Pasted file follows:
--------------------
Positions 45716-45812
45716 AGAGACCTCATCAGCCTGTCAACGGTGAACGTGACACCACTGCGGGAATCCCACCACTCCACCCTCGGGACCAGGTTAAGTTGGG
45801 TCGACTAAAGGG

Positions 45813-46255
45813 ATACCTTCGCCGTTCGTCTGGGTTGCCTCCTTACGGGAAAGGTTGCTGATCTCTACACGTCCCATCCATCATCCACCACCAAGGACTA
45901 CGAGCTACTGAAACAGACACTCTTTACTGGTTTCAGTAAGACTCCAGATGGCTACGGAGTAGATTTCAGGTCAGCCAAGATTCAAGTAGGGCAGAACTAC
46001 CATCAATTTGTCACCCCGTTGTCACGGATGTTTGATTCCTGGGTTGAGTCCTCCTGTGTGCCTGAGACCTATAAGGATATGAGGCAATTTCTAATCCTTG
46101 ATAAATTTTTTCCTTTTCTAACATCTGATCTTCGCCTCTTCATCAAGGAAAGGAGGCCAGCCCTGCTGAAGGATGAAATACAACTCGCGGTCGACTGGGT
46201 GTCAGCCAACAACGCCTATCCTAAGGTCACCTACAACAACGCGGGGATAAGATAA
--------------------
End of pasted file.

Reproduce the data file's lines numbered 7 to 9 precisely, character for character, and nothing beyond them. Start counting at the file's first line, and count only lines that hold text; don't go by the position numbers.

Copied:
46001 CATCAATTTGTCACCCCGTTGTCACGGATGTTTGATTCCTGGGTTGAGTCCTCCTGTGTGCCTGAGACCTATAAGGATATGAGGCAATTTCTAATCCTTG
46101 ATAAATTTTTTCCTTTTCTAACATCTGATCTTCGCCTCTTCATCAAGGAAAGGAGGCCAGCCCTGCTGAAGGATGAAATACAACTCGCGGTCGACTGGGT
46201 GTCAGCCAACAACGCCTATCCTAAGGTCACCTACAACAACGCGGGGATAAGATAA